By Manya Koetse
With contributions by Miranda Barnes

Image via Weibo

Read related article: China’s Crackdown on Tutoring Schools: Concerned Parents and Teachers on Weibo

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China Books & Literature

Why Is Kindle Leaving China?

Many netizens are not happy over Kindle exiting the Chinese market: “We never know when the online services we use suddenly stop working.”

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Amazon announced on Thursday that it has stopped supplying retailers in China with its Kindle e-readers and that it will discontinue its Kindle e-bookstore in the Chinese market on June 30, 2023.

Amazon announced its Kindle exit in a statement on its official WeChat account, saying it was because of a shift in the strategic focus of its company’s operations.

For Chinese customers who have purchased e-books through Kindle, they will be able to continue downloading them until June 30 of 2024. Customers who would rather return the Kindle devices they bought in 2022 can get a refund.

On Weibo, the hashtags “Kindle Will Be Discontinued in China Next Year” (#Kindle中国明年停止电子书运营#) and “Why Wasn’t Kindle Able to Make It in China?” (#为什么Kindle在中国活不下去#) were hot topics on Thursday and Friday.

Some commenters said they were upset about Kindle being discontinued in China: “Why why why!! I really like Kindle and their e-bookstore, I check for interesting and new books on sale on a weekly basis. Which e-reader and e-bookstore are suitable substitutes?”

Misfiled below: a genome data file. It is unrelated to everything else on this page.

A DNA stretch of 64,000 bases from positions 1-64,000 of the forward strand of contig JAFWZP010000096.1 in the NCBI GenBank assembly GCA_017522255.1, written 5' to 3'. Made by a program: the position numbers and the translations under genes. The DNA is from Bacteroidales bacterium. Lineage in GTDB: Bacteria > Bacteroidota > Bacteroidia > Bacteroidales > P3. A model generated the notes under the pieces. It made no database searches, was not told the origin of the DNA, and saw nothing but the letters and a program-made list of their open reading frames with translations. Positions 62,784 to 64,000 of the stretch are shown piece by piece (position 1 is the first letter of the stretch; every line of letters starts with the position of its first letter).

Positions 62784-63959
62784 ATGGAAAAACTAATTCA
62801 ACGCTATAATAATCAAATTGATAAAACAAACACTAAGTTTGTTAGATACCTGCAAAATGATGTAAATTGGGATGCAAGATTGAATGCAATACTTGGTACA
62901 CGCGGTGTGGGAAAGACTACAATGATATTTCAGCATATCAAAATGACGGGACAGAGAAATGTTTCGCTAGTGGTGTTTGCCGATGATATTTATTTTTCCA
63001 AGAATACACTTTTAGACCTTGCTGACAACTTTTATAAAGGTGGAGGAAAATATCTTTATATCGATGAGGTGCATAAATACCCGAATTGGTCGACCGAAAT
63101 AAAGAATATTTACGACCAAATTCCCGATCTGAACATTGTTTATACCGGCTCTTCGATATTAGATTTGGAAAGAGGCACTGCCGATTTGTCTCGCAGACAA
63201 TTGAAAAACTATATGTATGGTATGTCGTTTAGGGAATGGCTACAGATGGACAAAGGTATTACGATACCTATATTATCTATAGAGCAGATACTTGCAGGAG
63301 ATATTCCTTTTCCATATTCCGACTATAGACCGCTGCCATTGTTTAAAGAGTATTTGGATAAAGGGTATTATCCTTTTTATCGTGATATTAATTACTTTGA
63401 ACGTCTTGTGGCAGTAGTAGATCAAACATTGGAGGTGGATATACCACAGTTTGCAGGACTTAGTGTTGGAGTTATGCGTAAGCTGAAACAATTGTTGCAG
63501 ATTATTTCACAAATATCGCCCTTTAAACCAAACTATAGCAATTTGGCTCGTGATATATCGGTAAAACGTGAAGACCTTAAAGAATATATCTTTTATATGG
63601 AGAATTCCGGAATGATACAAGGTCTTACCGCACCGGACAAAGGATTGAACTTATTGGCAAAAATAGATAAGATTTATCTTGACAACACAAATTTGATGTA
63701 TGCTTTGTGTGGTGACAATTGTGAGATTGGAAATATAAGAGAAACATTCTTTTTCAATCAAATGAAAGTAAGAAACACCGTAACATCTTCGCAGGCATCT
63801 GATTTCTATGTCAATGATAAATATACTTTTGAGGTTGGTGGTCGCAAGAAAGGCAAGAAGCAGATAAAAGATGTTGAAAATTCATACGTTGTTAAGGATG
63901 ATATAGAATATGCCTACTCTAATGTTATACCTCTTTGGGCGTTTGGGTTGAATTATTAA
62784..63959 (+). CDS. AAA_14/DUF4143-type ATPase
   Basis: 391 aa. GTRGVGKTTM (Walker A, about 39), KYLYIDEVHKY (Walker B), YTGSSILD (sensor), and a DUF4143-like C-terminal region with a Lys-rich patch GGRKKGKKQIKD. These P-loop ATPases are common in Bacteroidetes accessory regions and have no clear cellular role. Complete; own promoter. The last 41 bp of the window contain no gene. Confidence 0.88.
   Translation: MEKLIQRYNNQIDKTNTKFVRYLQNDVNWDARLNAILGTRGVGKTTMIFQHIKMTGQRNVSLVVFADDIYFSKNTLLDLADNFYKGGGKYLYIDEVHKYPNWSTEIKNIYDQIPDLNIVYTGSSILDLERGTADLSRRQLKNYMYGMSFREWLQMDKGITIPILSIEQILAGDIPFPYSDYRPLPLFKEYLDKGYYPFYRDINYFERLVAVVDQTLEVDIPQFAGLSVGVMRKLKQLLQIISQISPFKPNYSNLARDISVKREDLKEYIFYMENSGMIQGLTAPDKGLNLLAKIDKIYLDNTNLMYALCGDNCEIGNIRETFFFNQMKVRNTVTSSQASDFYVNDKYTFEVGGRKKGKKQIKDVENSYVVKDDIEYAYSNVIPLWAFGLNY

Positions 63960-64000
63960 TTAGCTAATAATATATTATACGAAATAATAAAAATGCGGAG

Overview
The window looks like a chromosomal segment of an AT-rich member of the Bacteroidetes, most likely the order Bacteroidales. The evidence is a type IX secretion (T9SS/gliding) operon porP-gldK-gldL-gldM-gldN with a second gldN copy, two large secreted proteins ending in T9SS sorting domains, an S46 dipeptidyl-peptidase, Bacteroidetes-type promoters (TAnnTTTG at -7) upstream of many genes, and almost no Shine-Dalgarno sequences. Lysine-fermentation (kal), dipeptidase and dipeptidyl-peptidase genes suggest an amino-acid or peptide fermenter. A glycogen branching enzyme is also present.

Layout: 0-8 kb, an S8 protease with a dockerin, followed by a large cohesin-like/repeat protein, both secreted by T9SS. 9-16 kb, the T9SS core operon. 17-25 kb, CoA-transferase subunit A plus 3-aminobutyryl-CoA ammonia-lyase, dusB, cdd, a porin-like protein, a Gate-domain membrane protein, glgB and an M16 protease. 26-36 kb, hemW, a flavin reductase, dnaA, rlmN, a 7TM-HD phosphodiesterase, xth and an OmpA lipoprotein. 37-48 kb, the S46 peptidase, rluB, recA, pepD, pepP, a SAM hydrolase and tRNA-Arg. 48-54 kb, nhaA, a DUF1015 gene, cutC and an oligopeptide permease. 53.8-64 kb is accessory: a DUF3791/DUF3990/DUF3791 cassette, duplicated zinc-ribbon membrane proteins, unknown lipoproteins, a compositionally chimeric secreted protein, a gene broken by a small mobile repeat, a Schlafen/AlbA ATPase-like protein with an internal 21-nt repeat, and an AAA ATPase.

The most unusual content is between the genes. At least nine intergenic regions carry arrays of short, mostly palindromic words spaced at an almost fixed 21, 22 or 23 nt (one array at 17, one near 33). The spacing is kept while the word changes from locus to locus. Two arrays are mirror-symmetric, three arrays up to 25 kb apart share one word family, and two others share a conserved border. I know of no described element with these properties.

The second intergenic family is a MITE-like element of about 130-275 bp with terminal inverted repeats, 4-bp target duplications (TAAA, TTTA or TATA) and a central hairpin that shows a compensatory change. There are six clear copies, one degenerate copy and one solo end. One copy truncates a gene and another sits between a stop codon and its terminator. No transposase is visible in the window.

“Zhangyue, Hisense, Huawei, Onyx Boox, Tencent, Readmoo,.. there are actually a lot of brands,” one person responded, but some others said they still preferred Kindle.

“What do I do with my Kindle now? Just use it to cover my noodles?”

In 2021, Amazon’s Kindle was among the most popular e-book brands in China. Besides Amazon’s Kindle, China’s most popular e-reader brands include Onyx Boox, iFlytech, Zhangyue, Xiaomi, Hanvon, Tencent, Boyue, Obook, and Sony (see list).

Some commenters wrote that they understand that companies such as Amazon have to make some tough choices after facing pandemic-related setbacks in China, while there were also many netizens who blamed Kindle’s China exit on Chinese consumers illegally downloading pirated books instead of buying them at the Kindle store.

Others said that Kindle e-bookstore prices were often about the same as paper book prices, making the latter more appealing to people who like to read, especially if they also like to make notes in their books. In other words, they say the Kindle e-bookstore is simply too expensive for the Chinese market, where consumers can find many other options, both paper and digital ones.

“It’s not so complicated,” one Weibo user wrote: “It’s all because of market competition reasons. Kindle is facing the impact of Tencent’s influence on the e-reading market.”

Some people are really disappointed that the books they have bought through Kindle will become unavailable to them, and some wondered if this was legal with regards to consumer rights.

One popular economic blogger wrote: “Kindle has now withdrawn [from China]. Many years ago, when different kinds of online storage spaces starting closing down, I learned one thing: never fully trust internet storage services. Your study material, the things you wrote, your video records, you need to back them up. We never know when the online services we use suddenly stop working.”

By Manya Koetse

Image via Weibo

Featured images by Weibo blogger @钟文泽.